UHC的典範:臺灣的全民健保
Taiwan’s National Health Insurance: A Model for Universal Health Coverage

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陳時中部長
衛生福利部

在聯合國永續發展的目標下,全體會員誓言於2030年前完成全民健康覆蓋,近年來世界衛生組織也不斷呼籲各國改善各項衛生健康措施以達成此終極目標。人口2千3百萬的臺灣,雖然不是世界衛生組織的會員,卻早在1995年就做到全民皆有保了。

臺灣全民健保開辦整併當時覆蓋率僅約50%的勞保、公保、農保三大職業醫療保險體系,擴展至全民納保的完整社會保險制度,全體國民從出生起,不分年齡、貧富或職業,人人均享有平等就醫的權利。除此之外在臺灣工作或合法居留的外國人均受全民健保的保障,享有相同的醫療服務。

臺灣全民健保制度的經營採取單一保險人、政府的管理模式,健保實施後,國人平均餘命增加,2016年女性平均餘命83.4歲,男性達76.8歲,與OECD各主要國家相近。但臺灣醫療費用低於大多數歐美先進國家。以平均每人經常性醫療保健支出而言,我國每人每年花費1,430美元(2016年)。雖然臺灣醫療保健支出僅占GDP的6.3% (2016年),2017年民眾滿意度卻高達85.8%,行政成本支出僅約為健保總支出的1%。

回顧過去二十餘年,隨著外在經濟及社會環境轉變,全民健保制度為求永續經營,也曾幾經修正。我們的支出制度由論件計酬方式改為總額支付制度,從2003年開始,有效將每年醫療費用成長率由12%降至5%以內。我們的保費收繳制度,由一薪資作為保費計算的方式,改為資本利得亦需繳納補充保險費,使得全民健保財務不再入不敷出。

我們的資訊管理系統也已走上雲端,並適度的將就醫資訊回饋給醫療院所及民眾,並鼓勵各醫院即時將CT及MRI檢查的影像及報告上傳,以利後續就診查閱。此外,個人化的雲端服務「健康存摺」也提供民眾隨時查詢個人最近的就醫紀錄。此外,為彌平弱勢族群與全體國民之健康差距,政府對於低收入戶、近貧戶、失業者提供保費補助,也針對醫療資源不足地區推動醫療改善計畫、全民健保整合醫療服務(IDS)等,強化在地醫療處理量能及品質,並提高原住民預防保健服務補助額度等。

在全球化的今日,我們很難單獨對 抗各項醫衛挑戰,惟有跨部門與跨國的合作,妥適運用各種可獲取的有限資源,才可建構一個全球公民皆可獲得衛生照護的全球衛生體系,實現「世界衛生組織」(WHO)的全民皆健康(health for all)的最終目標。

臺灣對於全民健保如何從無到有、醫療服務的管理、保險財務的調整,以及在遇到經濟、社會、環境變遷時,如何因應,我們都有相當豐富的經驗。更重要的是,我們相信台灣的醫療體系可以作為其他國家榜樣,台灣在建立強大的全球醫療網絡方面可以發揮建設性作用,而與其他國家分享我們的經驗的最佳方式就是透過參加「世界衛生大會」(WHA)和WHO。

令人遺憾的是,因為政治干擾,去年第七十屆世界衛生大會未邀請臺灣以觀察員身份出席。世界衛生組織不僅沒有遵守其憲章,更忽視自世界各地許多國家和國際醫療團體的普遍要求對臺灣展現包容性的聲音。儘管如此,台灣仍然致力於協助加強區域和全球疾病防治網絡,並協助其他國家克服其醫療挑戰。

在此背景下,臺灣將專業、務實地爭取參與今年第71屆WHA的機會,與全球共同實現WHO零防疫缺口的願景,並在2030年前落實聯合國「永續發展目標」第3項(SDG 3):確保全人類各年齡層健康與福祉。

因此,我們籲請WHO及相關各方肯認台灣長期在促進全球人類健康方面的貢獻,承認其以觀察員身份參與今年WHA的重要性和合法性,並創造各方雙贏之局面。

Taiwan’s National Health Insurance: A Model for Universal Health Coverage

Dr. Chen Shih-Chung
Minister of Health and Welfare
Republic of China (Taiwan)

The World Health Organization has for years urged Member States to take action to achieve universal health coverage by 2030. Although not a WHO member, Taiwan has offered universal health coverage to our island’s 23 million citizens since 1995.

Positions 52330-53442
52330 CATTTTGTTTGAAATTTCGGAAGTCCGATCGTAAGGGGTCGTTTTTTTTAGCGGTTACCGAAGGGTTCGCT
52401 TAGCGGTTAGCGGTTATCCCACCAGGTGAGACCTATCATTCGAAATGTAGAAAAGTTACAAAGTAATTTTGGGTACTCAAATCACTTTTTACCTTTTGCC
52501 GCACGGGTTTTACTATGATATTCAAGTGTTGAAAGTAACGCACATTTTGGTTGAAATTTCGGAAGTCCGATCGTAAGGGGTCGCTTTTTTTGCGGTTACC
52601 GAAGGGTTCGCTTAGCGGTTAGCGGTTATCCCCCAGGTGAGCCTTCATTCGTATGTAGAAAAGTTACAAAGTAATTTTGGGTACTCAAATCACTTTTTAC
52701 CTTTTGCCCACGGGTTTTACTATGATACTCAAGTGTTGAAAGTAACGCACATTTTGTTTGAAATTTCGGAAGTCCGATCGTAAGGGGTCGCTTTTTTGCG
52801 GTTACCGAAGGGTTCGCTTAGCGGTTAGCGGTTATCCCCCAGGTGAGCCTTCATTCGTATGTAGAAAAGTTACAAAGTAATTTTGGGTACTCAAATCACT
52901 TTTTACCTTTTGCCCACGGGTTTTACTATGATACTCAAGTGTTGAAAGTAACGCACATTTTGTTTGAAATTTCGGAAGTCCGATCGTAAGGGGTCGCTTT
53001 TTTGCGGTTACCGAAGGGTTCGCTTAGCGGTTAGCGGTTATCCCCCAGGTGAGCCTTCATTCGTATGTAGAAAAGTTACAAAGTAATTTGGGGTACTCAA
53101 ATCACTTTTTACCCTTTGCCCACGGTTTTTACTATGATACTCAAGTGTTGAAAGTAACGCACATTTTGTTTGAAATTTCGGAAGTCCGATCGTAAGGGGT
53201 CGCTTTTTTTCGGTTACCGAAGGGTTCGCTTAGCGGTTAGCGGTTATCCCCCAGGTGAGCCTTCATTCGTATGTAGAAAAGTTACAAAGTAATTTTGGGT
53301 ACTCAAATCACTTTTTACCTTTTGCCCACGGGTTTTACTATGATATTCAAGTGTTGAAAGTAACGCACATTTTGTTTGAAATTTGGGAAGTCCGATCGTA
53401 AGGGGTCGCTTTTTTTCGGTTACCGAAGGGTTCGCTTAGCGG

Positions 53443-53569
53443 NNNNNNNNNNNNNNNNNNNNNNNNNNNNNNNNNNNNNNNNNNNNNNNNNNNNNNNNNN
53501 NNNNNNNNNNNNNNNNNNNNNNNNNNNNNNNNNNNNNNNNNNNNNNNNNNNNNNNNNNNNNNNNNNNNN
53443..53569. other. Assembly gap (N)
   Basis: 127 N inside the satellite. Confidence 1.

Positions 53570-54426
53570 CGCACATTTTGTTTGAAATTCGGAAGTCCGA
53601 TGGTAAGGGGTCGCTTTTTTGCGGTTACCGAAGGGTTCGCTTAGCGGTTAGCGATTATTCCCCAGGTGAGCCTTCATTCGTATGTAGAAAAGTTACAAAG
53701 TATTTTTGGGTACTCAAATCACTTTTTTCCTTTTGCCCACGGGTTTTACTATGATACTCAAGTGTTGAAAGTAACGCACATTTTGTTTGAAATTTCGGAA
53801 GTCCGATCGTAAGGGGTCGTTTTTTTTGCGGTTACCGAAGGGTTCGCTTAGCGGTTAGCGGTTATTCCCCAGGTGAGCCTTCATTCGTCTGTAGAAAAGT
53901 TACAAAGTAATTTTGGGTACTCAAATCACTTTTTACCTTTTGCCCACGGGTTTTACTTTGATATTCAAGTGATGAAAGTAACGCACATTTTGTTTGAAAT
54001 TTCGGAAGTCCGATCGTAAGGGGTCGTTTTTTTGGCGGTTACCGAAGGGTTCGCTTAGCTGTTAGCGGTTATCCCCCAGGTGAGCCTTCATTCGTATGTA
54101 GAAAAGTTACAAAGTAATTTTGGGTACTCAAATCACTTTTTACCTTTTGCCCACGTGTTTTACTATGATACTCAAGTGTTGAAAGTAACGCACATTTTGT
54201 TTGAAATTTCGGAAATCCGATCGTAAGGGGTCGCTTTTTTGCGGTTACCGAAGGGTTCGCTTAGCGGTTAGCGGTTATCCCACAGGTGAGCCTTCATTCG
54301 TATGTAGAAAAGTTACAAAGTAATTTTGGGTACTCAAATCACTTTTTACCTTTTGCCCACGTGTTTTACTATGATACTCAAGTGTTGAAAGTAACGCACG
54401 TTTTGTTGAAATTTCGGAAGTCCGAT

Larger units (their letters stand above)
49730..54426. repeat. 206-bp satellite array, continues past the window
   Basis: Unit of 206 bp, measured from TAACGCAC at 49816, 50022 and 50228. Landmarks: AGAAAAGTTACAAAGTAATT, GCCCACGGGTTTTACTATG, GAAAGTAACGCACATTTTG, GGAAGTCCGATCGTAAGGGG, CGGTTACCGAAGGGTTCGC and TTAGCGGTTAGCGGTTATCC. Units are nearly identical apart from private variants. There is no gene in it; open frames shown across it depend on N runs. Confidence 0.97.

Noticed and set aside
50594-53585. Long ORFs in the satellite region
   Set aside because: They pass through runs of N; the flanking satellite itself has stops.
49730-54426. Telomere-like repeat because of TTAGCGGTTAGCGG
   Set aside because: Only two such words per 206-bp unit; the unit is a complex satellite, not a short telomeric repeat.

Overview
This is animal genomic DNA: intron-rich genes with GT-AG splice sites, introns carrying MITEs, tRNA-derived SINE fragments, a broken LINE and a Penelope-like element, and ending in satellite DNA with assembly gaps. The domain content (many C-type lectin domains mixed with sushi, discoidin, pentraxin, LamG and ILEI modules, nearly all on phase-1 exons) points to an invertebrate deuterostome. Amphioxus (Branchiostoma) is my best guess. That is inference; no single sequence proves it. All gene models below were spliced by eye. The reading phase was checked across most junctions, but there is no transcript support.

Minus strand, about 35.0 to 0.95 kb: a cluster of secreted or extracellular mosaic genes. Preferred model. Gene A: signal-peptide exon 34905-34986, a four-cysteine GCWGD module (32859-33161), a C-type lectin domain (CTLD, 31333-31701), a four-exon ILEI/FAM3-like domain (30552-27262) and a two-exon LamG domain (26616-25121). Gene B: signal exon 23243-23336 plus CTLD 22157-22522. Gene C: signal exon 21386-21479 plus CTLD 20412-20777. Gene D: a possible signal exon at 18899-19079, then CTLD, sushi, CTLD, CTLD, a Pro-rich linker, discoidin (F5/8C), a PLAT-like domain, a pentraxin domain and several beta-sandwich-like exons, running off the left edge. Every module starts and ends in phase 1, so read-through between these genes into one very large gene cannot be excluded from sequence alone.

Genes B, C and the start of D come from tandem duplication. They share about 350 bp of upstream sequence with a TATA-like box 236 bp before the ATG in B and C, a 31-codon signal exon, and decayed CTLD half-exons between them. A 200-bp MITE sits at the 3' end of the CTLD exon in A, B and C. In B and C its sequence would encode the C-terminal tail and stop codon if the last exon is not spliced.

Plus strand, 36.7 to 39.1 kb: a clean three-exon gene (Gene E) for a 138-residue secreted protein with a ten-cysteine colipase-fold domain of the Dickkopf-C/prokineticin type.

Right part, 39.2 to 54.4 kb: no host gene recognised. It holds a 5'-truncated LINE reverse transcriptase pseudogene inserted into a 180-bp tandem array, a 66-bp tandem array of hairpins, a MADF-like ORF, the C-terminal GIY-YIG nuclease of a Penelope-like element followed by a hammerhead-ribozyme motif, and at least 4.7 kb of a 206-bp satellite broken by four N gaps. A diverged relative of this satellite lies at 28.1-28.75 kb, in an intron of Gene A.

Taiwan launched the National Health Insurance (NHI) initiative by integrating medical programs from existing insurance systems for laborers, farmers, and government employees, which covered only half the population. This has since been expanded to provide equal coverage to all citizens from birth, regardless of age, financial status or employment status. Furthermore, all foreigners who legally work or reside in Taiwan are also afforded the same coverage.

The NHI is a public program run by the government based on a single-payer model. Life expectancy in Taiwan has subsequently increased to levels seen in key OECD countries, with women living on average to 83.4 years old, and men to 76.8. Yet healthcare costs are far lower in Taiwan than in most highly developed countries in Europe and North America, at US$1,430 per capita per year, representing just 6.3 percent of GDP in 2016. Administrative costs run at less than 1 percent of the total and public satisfaction remains high, at 85.8 percent in 2017.

Taiwan’s health system has undergone several reforms over the last 20 plus years to ensure its sustainability given shifts in the socioeconomic landscape. Implementing the Global Budget Payment on top of Fee-For-Service reimbursement method effectively reduced annual medical expenditure growth from 12 percent to 5 percent since 2003. And the way premiums are collected has also changed from being purely payroll-based, to including supplementary premiums based on capital gains, which has created a surplus into the National Health Insurance Fund.